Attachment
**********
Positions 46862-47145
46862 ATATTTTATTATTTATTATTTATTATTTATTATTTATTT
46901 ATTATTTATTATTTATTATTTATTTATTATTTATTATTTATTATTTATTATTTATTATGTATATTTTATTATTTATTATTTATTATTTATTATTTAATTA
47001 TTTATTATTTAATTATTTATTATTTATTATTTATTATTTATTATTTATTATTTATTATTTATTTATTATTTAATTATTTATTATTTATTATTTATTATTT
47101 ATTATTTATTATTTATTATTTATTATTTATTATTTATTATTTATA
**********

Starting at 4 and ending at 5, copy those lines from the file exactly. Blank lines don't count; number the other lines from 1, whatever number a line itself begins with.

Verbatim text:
47001 TTTATTATTTAATTATTTATTATTTATTATTTATTATTTATTATTTATTATTTATTATTTATTTATTATTTAATTATTTATTATTTATTATTTATTATTT
47101 ATTATTTATTATTTATTATTTATTATTTATTATTTATTATTTATA